Competition Competition Appeal Tribunal. The Competition Appeal Tribunal dismissed the applications brought by Groupe Eurotunnel SA (Eurotunnel) and Societe Cooperative de Production Sea France SA under of the Enterprise Act 2002 for judicial review of a decision of the Competition and Markets Authority in relation to the completed acquisition by Eurotunnel of certain assets from the liquidator of SeaFrance SA.
*R (on the application of Unison (no. 2)) v Lord Chancellor (Equality and Human Rights Commission intervening)
Employment tribunal Procedure. The claimant trade union sought judicial review of the fee scheme for employment applications and appeals introduced by the Employment Tribunals and Employment Appeal Tribunal Feels Order 2013, . The Divisional Court, in dismissing the application, held that the claimant had not shown that the principle of effectiveness had been infringed or that there had been indirect discrimination, in particular, against women.
Arbitration Injunction. The claimant applied, under of the Arbitration Act 1996, for an injunction to restrain the defendant from terminating a licence agreement pending the resolution of arbitration. The Queen's Bench Division, in dismissing the application, held that there was a serious issue to be tried as to whether or not the proposed termination was wrongful and ineffective. However, the claimant was unable to show that damages were an inadequate remedy, as it was not unjust to the claimant to exclude the effect of a clause potentially limiting damages when considering whether or not it should be left to its remedy in damages.
Restraint of trade by agreement Employer and employee. The first defendant left the claimant recruitment company to work for the second defendant recruitment company. The Queen's Bench Division allowed the claimant's claim for damages arising from the breach of restrictive covenants contained in the first defendant's contract. The restrictions had, subject to severing one phrase from two of the restrictions, been legally enforceable, the first defendant had been in breach and the second defendant had procured those breaches.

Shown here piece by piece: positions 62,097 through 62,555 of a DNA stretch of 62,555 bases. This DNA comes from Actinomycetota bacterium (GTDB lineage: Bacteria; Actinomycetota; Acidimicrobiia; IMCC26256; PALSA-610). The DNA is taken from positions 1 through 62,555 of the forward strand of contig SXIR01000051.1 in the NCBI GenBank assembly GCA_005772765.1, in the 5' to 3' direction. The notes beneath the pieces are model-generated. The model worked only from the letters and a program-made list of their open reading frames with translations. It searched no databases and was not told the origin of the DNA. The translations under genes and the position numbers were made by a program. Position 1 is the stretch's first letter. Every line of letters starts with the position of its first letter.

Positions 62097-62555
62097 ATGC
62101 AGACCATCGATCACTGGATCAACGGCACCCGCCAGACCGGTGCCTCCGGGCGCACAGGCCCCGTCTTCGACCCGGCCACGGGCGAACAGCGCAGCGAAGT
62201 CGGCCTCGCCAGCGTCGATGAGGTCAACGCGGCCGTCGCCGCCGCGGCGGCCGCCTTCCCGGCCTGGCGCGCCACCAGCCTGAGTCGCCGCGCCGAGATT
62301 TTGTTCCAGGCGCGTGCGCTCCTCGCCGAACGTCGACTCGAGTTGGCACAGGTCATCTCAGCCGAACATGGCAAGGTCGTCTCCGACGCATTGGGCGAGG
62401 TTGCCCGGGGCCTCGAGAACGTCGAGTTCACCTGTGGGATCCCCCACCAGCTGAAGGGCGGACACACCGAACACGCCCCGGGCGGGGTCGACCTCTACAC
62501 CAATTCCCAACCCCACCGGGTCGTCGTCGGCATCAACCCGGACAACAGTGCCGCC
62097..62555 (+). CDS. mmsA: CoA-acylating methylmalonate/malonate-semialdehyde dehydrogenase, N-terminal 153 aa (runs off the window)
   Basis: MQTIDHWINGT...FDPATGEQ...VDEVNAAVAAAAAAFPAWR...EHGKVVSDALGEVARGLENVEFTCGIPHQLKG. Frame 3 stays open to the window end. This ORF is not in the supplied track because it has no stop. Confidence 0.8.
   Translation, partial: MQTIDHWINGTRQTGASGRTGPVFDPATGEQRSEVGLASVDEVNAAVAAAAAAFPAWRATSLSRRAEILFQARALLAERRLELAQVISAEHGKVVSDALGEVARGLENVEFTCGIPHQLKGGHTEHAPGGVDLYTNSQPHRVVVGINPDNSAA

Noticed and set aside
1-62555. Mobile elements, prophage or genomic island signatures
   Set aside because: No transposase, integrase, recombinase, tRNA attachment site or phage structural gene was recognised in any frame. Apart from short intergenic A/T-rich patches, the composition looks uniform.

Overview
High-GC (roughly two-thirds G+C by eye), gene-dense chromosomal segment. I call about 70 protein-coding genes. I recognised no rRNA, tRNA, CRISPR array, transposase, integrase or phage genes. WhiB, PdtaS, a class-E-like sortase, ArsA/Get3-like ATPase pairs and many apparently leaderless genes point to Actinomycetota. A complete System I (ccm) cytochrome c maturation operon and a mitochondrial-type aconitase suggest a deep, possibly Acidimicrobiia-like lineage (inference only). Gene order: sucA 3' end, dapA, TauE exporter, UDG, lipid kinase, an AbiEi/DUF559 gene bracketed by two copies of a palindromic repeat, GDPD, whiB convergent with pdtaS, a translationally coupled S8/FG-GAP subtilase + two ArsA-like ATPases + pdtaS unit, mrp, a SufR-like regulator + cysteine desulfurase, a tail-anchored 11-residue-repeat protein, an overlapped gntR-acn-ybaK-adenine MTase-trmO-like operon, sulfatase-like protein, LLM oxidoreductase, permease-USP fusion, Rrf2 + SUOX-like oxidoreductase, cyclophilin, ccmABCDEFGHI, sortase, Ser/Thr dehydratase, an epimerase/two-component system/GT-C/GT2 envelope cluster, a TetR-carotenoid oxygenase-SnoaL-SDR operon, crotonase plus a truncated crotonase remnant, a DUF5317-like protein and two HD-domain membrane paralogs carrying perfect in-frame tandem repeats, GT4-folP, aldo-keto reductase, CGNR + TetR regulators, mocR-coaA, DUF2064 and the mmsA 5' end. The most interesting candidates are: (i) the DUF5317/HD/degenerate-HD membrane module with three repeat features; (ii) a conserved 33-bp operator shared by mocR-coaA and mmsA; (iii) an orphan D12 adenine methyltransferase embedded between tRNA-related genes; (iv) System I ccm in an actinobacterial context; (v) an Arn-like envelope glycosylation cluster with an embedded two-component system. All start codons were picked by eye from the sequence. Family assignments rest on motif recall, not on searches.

Competition Competition Appeal Tribunal. The Competition Appeal Tribunal ruled on an appeal by Eurotunnel and another ferry operator against a decision by the Competition Commission in which the Commission had decided that by buying certain assets of SeaFrance SA, which had been in liquidation, a relevant merger situation had been created which had resulted or might result in a substantial lessening of competition in the market for the supply of transport services to freight customers on the short sea.
Contract Construction. The claimant brought subrogated claims against the parties who originally designed certain flats that were destroyed as a result of a water leak. No single organisation had overall control of the design, installation, supervision, inspection, testing and acceptance of the boosted mains cold water system (BMCWS). The various different contracts and subcontracts resulted in pipework systems which, on completion, varied markedly from core to core, even though they should have been the same in each. The litigation involved five parties, with different defences and claims up and down the line, depending precisely on where the parties sat in the contractual chain. The Technology and Construction Court determined the claim on the facts.